gospel, and living in the instincts of devout souls, rest these real proofs of the divinity of Christ.'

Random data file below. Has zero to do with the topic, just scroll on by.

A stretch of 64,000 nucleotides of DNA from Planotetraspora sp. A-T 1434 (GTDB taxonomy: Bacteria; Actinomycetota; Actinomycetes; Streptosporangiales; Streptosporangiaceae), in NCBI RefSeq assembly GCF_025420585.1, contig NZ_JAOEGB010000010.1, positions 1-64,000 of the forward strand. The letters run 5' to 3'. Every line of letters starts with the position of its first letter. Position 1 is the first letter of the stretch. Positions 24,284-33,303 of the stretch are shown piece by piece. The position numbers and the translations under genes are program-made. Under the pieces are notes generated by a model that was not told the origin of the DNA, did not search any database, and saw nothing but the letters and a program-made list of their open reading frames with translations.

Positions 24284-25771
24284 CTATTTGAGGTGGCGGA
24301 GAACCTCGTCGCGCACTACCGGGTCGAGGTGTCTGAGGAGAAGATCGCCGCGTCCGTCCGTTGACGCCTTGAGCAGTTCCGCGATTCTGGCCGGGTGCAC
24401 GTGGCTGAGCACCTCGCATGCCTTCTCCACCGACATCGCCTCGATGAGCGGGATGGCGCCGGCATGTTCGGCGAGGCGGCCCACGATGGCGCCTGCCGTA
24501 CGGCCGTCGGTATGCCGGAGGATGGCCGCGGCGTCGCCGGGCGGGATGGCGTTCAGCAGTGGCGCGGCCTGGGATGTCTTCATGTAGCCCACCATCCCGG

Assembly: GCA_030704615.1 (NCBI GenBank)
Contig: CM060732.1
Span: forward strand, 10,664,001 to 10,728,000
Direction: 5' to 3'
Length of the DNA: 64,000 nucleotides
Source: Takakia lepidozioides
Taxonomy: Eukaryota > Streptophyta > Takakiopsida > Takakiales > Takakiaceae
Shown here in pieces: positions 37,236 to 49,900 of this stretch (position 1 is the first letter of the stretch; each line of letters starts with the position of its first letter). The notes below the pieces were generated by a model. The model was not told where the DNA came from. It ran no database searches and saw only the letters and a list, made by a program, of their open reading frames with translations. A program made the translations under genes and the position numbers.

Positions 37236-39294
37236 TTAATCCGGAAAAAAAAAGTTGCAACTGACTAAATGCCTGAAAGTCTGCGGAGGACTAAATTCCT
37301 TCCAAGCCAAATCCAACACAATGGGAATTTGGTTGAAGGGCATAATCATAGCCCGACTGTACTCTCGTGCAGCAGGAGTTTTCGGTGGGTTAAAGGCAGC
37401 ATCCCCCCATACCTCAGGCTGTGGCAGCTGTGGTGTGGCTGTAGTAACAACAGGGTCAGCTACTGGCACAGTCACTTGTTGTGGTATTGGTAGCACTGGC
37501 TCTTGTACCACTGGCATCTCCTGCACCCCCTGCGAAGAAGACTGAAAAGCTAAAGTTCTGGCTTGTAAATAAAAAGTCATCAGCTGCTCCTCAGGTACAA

The Rev. T. T. Munger, whose volume of sermons, The Freedom of Faith, has attained great popularity, and deservedly so, says in a` work of his, called On the Threshold, p. 223: 'I urge upon you a study of the character of Jesus Christ. It is almost a modern thing, this analysis and measurement of that Divine Person. In former days, when religious thought took chiefly theological forms, the Christ was but a factor of a system; but since we have begun to think from more practical standpoints, the question has arisen, What sort of a man was Christ? Dr. Bushnell, in the famous tenth chapter of his book, Nature and the Supernatural, first made the question a general one in this country. In England, it had found place in the writings of Coleridge, Dr. Arnold, Maurice, Robertson, and others of their school of thought. It became popular through Ecco Homo, and is to-day the favourite theme of religious speculation, as shown in Phillips Brooks's Influence of Jesus, and in Thomas Hughes's Manliness of Christ. Led by such teachers as these, you find that you have before you a character more curiously interesting, more wonderful than any other that history can show. You find that you cannot classify Him,-elusive and passing out of sight on some sides of His character, yet most near and tangible on other sides,—a Jew, yet not Jewish; of the first century and equally of all centuries; an idealist, but not transcending possibility; a reformer, but not a destroyer; making for the first time what is highest in character, the most effective in action; a true full member of the common humanity, but transcending it till He is one with God; a Being at the same time so weak that He can die, and so strong that He is superior to death; a Person at once so near and human that we call Him our Brother, and so high and mysterious that we bow at His feet as our Lord and Master. Now, no thoughtful person can get beyond the first superficial look at this Jesus, without ever after holding Him in highest veneration. Nor can one study this character long without perceiving that it contains the true order of humanity, and "points the way we are going" to the end of time. Nor can we long contemplate the Christ without feeling His Personality pressing upon ours with transforming power.'